Feedbackby Paul Matthews
Seeking out feedback
Feedback is available all the time for those who crave learning and personal development. You just need to know where to look and what to do to get it. Make it a habit to seek out feedback every day, so that you can continue to learn, improve and progress.
Evaluate your work
Did your work get the desired outcome that you intended it to when you first started working on it? If not, why not? What did go well? What could you have done differently?
Spend time each day thinking about what you could have approached differently to improve the outcome of situations that you did not feel entirely satisfied with. Make a note of how you could do things differently next time, and try to implement that approach.
Paying attention to what you do and the outcomes that you get will move you a long way forward.
Pay attention to the behaviour of others
Much of the feedback that we receive is informal. It may be in a certain type of glance or facial expression. Or it could be in an off-hand comment made by somebody.
Start to become more aware of the behaviour of others around you and what their body language is telling you. A lot of feedback about your approach can be obtained from this source.
You may also want to consider what your facial expressions and casual comments say to others about what you think of their work or behaviour.
Some people either forget the importance of feedback or just don’t consider it to be important in the first place. Some people offer regular feedback, and others would offer it if asked. When considering who to ask, think carefully about where you can get the best quality feedback, but be realistic in your expectations. Not everyone has good feedback skills.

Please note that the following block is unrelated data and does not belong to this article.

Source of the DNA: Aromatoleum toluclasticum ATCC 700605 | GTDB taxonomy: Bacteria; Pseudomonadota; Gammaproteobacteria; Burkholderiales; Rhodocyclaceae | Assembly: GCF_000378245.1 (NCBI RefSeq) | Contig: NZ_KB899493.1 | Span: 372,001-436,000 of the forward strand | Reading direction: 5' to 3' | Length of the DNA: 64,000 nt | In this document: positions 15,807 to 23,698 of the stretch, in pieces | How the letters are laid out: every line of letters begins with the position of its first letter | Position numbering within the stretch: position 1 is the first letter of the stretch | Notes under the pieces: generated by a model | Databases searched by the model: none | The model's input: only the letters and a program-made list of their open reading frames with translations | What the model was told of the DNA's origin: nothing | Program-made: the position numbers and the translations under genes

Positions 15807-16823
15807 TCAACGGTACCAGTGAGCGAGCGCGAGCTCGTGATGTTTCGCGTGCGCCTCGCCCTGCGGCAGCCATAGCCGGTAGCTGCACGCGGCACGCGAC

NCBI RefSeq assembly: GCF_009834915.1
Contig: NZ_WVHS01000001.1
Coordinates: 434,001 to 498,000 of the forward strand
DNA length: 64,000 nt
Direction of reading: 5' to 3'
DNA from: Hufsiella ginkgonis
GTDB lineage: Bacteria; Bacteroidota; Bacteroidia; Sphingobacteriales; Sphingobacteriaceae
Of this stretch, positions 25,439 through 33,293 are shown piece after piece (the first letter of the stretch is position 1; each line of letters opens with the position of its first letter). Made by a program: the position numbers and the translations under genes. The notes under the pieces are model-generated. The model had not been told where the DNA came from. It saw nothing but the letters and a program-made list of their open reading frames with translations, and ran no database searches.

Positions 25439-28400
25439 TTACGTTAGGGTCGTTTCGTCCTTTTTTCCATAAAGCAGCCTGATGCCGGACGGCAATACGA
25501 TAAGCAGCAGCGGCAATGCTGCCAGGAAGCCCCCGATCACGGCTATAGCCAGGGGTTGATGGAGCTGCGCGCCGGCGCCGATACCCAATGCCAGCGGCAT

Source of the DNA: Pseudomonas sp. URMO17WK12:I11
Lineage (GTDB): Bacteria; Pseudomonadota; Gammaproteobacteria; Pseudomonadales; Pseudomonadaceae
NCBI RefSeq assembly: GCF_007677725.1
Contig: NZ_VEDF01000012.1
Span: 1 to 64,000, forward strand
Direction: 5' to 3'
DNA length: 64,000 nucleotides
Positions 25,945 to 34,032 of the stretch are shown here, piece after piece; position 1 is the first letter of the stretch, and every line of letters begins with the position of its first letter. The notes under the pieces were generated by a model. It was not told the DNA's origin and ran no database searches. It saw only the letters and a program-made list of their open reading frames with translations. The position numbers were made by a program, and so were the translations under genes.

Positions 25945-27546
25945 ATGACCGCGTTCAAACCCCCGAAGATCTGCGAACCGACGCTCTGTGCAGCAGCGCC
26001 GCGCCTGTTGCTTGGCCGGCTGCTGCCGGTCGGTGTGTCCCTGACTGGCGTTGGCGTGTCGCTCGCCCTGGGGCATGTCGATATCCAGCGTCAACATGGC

If you ask someone for feedback, you can gain their perspective on how you approached something and how you might do it differently/better next time. You could approach it like this:
Could we have ten minutes to talk about the report I prepared?
What did you notice that I could do better next time?
Be aware that some people might want time to think about the feedback that they want to give you. Don’t pressure them to give it to you on the spot, or it may not be as constructive as you might like.
When the person has given you the feedback, make it clear that you are very grateful for their efforts.
Some people are less likely to receive feedback because they appear to be unapproachable or ‘really important.’ However, everyone needs feedback to be able to improve what they do and progress.
If you are a senior person within a company, you may find it hard to get feedback from your team. Some people may feel fearful about giving you feedback. You will need to find a way to break down the barriers and let your team know that you appreciate feedback. Staff also need to know that you will take on the feedback that they provide, otherwise they may feel that they have put themselves ‘out there’ or ‘at risk’ for nothing.
Consider the feedback that you get. If you constantly receive feedback about the same aspect of your actions or behaviour, you will need to consider amending your approach to become more effective.